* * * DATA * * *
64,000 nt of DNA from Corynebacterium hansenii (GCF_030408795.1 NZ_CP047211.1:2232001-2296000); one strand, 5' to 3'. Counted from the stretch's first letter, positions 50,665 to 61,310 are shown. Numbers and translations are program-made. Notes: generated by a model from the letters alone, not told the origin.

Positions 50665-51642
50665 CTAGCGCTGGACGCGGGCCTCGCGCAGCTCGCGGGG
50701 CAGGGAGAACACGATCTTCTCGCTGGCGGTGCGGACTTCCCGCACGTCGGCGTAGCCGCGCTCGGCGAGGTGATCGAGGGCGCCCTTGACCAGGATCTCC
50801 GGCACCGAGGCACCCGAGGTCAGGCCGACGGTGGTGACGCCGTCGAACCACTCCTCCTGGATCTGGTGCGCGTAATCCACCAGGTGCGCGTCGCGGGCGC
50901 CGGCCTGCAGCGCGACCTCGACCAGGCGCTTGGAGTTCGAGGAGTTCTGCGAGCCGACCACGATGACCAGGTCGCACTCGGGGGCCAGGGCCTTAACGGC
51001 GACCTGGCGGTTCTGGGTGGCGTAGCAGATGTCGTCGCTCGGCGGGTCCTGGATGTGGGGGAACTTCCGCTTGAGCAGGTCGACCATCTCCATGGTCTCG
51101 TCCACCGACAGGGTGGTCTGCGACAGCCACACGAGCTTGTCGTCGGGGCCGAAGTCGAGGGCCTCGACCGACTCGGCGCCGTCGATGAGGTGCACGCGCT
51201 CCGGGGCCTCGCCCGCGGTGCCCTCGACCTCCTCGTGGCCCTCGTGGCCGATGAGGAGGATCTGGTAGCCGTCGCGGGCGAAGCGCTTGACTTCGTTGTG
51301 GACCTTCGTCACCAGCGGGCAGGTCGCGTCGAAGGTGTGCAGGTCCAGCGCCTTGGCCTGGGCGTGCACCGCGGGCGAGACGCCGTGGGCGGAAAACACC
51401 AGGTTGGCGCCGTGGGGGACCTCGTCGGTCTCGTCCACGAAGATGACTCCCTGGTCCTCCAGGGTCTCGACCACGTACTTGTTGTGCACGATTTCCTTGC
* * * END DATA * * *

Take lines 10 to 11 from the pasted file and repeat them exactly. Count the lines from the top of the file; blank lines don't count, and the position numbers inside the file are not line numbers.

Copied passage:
51301 GACCTTCGTCACCAGCGGGCAGGTCGCGTCGAAGGTGTGCAGGTCCAGCGCCTTGGCCTGGGCGTGCACCGCGGGCGAGACGCCGTGGGCGGAAAACACC
51401 AGGTTGGCGCCGTGGGGGACCTCGTCGGTCTCGTCCACGAAGATGACTCCCTGGTCCTCCAGGGTCTCGACCACGTACTTGTTGTGCACGATTTCCTTGC